By Melissa Wuske
Movement Toward Christ Among Muslims
“We are living in the midst of the greatest turning of Muslims to Christ in history,” said David Garrison, author of A Wind in the House of Islam. Through several years of research, Garrison found almost 70 movements of Muslims voluntarily turning to Christ between 2000 and 2012. That figure dwarfs those of the first twelve centuries of Islam, when there were essentially no voluntary movements of Muslims converting to Christianity.
After decades as a missionary, Garrison began his study with “healthy skepticism,” but found that reports he’d heard of new believers were often underestimated rather than overestimated, as he’d suspected.
“What is exciting is not just how big the movements are
. . . but how many of these movements there are now and that they’re not limited to one corner of the world, but we’re seeing them from West Africa to Indonesia, and virtually everywhere in between,” Garrison said.
What’s causing the change? “God has brought several elements together uniquely in our time,” Garrison said. “Some of them are old elements—Muslim violence is not new; this is one of the least violent centuries in Muslim history—but what’s different is today when Muslims experience this violence, they can see an alternative . . . they can switch on their Internet, they can turn on their television and hear an evangelist speaking Farsi or Kazakh or Uzbek.”
Mental Illness and Law Enforcement
A report by the Treatment Advocacy Center found that people suffering from mental illness are 16 times more likely than other people to be killed by police. Mental illnesses affect nearly 8 million Americans.
“If this were any other medical condition, people would be up in arms,” said John Snook, a coauthor of the report. “What we need to do is treat the person before the police are ever called. This is a mental illness, but we respond by calling the police and arresting a person.”
About a tenth of police encounters involve someone dealing with mental illness, and many police officers don’t have sufficient training to properly address mental illness. “Even for trained mental health professionals, it can be challenging to deal with people who are psychotic or under the influence of their symptoms,” said Jeffrey Lieberman, director of the New York State Psychiatric Institute. “This places an unfair burden on police.” In response, some police departments have formed specially trained teams that can help calm people suffering from mental illness rather than using force.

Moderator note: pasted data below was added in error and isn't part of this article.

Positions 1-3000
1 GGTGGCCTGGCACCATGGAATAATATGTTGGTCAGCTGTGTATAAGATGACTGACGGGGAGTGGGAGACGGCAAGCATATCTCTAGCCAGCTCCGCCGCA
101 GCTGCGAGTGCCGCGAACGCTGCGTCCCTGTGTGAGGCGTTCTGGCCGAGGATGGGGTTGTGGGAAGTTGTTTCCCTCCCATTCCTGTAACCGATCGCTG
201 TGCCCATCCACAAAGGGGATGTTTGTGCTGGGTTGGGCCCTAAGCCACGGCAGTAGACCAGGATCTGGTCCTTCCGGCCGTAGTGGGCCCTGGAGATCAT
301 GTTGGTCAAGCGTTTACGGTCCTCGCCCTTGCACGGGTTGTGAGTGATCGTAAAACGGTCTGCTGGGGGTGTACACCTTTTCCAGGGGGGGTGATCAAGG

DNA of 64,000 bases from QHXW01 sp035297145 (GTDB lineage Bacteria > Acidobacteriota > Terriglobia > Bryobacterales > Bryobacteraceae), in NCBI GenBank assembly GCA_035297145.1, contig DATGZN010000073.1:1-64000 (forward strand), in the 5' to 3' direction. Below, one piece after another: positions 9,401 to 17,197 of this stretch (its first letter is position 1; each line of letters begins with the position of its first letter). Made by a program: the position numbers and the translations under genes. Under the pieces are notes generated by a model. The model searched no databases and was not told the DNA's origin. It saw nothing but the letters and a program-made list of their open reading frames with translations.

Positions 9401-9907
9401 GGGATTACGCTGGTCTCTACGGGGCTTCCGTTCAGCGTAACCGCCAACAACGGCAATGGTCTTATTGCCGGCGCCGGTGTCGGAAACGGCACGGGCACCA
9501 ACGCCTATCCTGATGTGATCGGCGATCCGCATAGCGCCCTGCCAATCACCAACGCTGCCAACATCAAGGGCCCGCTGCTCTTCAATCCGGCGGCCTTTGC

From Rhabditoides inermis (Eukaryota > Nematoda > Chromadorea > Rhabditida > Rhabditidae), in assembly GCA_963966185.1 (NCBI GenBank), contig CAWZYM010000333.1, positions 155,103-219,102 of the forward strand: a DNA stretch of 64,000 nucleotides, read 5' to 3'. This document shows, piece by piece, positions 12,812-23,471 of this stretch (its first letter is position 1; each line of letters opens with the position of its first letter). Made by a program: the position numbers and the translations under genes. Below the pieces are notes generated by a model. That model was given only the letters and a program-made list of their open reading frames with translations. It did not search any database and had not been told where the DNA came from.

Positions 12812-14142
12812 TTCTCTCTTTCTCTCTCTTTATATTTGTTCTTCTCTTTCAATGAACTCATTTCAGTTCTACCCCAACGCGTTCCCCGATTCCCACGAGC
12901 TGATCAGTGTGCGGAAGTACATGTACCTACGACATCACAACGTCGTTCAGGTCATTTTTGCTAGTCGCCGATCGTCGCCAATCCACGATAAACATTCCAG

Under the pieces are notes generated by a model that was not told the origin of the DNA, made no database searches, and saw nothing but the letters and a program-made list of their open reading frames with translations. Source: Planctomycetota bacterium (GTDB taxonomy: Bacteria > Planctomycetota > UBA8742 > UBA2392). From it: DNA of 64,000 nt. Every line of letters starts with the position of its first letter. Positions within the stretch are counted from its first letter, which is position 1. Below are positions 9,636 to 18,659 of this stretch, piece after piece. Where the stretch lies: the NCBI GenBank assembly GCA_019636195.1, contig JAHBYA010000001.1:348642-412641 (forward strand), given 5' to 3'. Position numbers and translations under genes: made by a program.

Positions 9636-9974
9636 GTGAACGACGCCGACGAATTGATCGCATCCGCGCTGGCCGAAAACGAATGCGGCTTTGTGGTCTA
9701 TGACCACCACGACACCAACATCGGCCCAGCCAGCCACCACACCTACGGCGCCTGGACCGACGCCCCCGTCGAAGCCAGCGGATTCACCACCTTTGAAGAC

An Energizing Find for Beachcombers
Residents of Indialantic, Florida, found something special at the beach one day last December. “There must be thousands of cans or packages of compressed coffee,” said Leon Stein. The coffee was likely from a ship that lost as many as 25 containers of sealed coffee cans that fell overboard.
“We’re checking to make sure it’s nothing else but coffee,” said Elvin Rodriguez, a marine science technician with the Coast Guard. Meanwhile, people came to the beach in droves to collect the cans of Café Bustelo.
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Melissa Wuske is a freelance editor and writer. She and her husband, Shawn, live and minister in Jamaica Plain, Massachusetts. Find her work online (melissaannewuske.com).